Got this idea, I want to create an Enemy Family that control movement and a lot of other families to control the way of attack of my enemies. For now I just created the EnemyMelee Family. Now, I want this:
If EnemyMelee is near the Player (Im using Line of Sight Behaviour on family EnemyMelee) and Enemy isnt Death (a variable called enemyState on family Enemy) attack it. This seems to work well
But my problem is when the EnemyMelee is not near the player and Enemy is not death. It doesnt seems to work using the old trick pick familyA, pick familyB by familyB.UID = familyA.UID for picking multiple families. With the code as it is now, It just work for the enemy with the lower UID, It doesnt work with others enemies.
Im using this code:
Here's an example of the behaviour: http://www.xhelos.com/c2/example/index.html
Here's the capx: http://www.xhelos.com/c2/example/solofile.capx
I really need to make this work on differents families. My idea is that is to create differents kinds of family to control their AI. For example create a enemyShooter Family and a enemyBoss family, so I just put the enemies in their respectives families and they win a new behaviour. That's why I cant put all the code in one family.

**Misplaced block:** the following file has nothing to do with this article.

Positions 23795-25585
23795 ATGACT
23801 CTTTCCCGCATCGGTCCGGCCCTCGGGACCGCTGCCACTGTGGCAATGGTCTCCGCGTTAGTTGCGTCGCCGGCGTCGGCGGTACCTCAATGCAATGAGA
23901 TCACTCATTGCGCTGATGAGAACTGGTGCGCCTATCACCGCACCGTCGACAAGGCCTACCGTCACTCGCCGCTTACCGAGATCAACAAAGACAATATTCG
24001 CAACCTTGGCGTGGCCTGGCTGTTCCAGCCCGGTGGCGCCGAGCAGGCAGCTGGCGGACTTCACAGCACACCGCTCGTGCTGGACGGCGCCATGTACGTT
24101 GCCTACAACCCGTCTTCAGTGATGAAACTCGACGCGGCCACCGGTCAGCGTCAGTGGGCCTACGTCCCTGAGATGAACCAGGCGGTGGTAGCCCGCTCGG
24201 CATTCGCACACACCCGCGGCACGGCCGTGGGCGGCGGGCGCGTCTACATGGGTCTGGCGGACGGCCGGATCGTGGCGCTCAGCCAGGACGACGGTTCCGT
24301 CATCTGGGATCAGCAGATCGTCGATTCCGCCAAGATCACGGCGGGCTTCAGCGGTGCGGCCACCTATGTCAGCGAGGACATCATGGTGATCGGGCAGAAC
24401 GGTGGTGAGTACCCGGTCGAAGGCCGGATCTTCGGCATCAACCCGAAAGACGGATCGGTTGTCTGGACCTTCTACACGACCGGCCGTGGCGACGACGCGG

Using the Pick instance with UID doesnt work also.
What can be wrong with this code?
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You need to use For each. If there is only a single object type, this format works (it implicitly does the For each for you). Because you are operating on two families at once, you need to do the extra work of cycling though each object explicitly.
In the top two examples, do a For each famEnemyMelee after the Line-of-sight.
In the functions, break those apart. Have a subevent that picks the object and does its actions, then have a second subevent (at teh same level) to do the second objects actions.
Well, seems to work , even without breaking the function. I will test it on the real project to see if it is working. You make me wonder, Why do you recommend to break the functions in subevents?.
I expected it wouldn't work, but if it does, then fine. This is the confusing thing though, it can be hard to know exactly when you need to do the work yourself, and when C2 can figure it out itself. I'm guessing since the two picks aren't referencing the other one (like in the first case) then it's OK.
The functions work because only one UID is ever in the context, referencing the same object through multiple families.
The "For each" is needed because the system condition "Pick by evaluate" won't implicitely loop through all famEnemyMelee UIDs. As a rule of thumb, when you are using expressions and can't use "Self" to reference your object, take for granted that you'll need a for each.